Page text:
You may be thinking of waterway ownership. One of the amusing bits of arcana I picked up from Caro’s endless multivolume Johnson biography was that when Texas was admitted to the union, they failed to transfer the ownership of waterway streambeds to the federal government. This apparently blew up in the face of the New Deal contractors building a dam on the lower Colorado River on what they *thought* was federal land. Bzzz! Your federally-funded project just became a particularly hilarious case of mass trespass and damage to state land midway through construction! Everybody panic! And Johnson rode to the rescue…

      1. Martijn Meijering (@mmeijeri)

        Heh, I did read one of Caro’s volumes and maybe I misremembered it from there. Or it may have been while reading interminable discussions about JFK conspiracy theories…

  4. MfK

    If fracking would lead to the end of the nuclear power industry, it wouldn’t be the best outcome for those “concerned” with AGW (or the environment in general).

    1. Paul Milenkovic

      Fracking will bring about the end of the Republican Party.

      You see, with a Star Trek level of abundance of cheap energy, there will be enough primary input into the economy to allow for the Star Trek socialism of “we don’t use money anymore.”

      1. Godzilla

        I remember reading an essay where someone claimed the fall of the Soviet Union was due to them having an oil production shortfall which made their planned economic system fall down like a house of cards as it couldn’t adjust to the new economic reality quickly enough. So your idea isn’t wholly without precedent. I doubt this oil will be that cheap although it will certainly be abundant.

      2. Mitch H.

        “Too cheap to meter” is a phrase you hear whenever someone’s about to radically misunderstand the economics of resource exploitation. We’re already near the point where natural gas prices won’t sustain much more further investment and exploitation, at least until the market adjusts. This is why the petrochemicals industry goes through particularly extreme boom-and-bust cycles.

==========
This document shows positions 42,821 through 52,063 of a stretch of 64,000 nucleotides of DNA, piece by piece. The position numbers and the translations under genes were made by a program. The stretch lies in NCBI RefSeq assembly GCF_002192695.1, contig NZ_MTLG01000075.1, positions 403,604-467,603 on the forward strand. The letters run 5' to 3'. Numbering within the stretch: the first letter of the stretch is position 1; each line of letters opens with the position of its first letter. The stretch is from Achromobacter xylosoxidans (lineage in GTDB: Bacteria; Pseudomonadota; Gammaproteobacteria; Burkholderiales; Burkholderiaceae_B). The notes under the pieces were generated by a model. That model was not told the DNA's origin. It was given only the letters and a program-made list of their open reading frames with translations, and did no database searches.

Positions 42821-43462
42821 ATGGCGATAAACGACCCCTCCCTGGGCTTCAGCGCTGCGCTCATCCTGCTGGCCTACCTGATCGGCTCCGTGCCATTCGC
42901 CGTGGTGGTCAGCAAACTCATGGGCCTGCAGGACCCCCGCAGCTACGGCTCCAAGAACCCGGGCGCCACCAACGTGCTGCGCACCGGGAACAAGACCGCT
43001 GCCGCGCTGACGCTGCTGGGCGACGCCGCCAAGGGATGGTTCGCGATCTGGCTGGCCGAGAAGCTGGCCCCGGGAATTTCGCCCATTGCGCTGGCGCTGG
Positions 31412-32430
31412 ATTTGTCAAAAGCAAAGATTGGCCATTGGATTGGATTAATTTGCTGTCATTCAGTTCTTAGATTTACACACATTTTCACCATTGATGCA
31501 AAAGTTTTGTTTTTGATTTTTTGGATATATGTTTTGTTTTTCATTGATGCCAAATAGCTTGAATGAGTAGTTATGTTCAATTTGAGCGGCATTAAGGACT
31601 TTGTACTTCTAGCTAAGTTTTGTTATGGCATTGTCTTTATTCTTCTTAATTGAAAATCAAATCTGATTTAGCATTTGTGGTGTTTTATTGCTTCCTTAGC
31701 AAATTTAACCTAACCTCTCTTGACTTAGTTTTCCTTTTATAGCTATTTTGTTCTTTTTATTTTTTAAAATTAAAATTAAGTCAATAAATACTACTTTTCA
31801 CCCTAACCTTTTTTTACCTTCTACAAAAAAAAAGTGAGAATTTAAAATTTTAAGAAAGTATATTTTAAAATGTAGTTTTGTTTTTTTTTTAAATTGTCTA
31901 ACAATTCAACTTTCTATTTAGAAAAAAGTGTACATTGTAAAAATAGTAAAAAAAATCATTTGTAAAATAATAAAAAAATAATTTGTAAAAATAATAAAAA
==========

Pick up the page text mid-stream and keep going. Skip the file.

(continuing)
All that gassing about “novel problems” is kind of foolish. From what I’m hearing, the most significant environmental issue with Pennsylvania fracking has been accidental lost-well blowouts when they bring up a new well connected strongly enough with the old abandoned well in particular. This isn’t the first visit to the rodeo for Pennsylvania, it’s just been so damn long since the last time that people have forgotten where all the old wells (and god almighty are there a lot of them in the Northern Tier) are buried.

  5. Der Schtumpy

    “While there is little empirical evidence confirming that such contamination has occurred thus far, and energy experts often downplay such risks, concerns about groundwater are understandable.”

    But we are required to wring our hands, just the same!

    I used to work in the oil field outside Bakersfield. Some of the older people out in Taft where I lived would tell you that they could tell that the water tasted different AFTER the oil companies started pumping steam down the older wells to get the heavy oil pumped out. They could never agree on when that actually happened, but they agreed on the ‘fact’ that the water WAS different, and that it HAD to be from steam contaminating the water supply. I’ve heard stories about water burning, wells exploding, all the same stuff we hear about fracking.

    The majority of the water out there comes from the aquaducts, very few people have a well now that COULD be contaminated. But the tales persist.

    1. Peterh

      If there is something to water contamination stories, modern chemical analysis could be counted on to detect it. Presuming that proper before and after samples are collected. One catch with oil fields is they can have traces of oil before any drilling is done.

      1. Der Schtumpy

        Otherwise, in the 1800’s the oil fields may NOT have been found. Or at least according to the Kern County Oil Museum in Taft, CA anyway.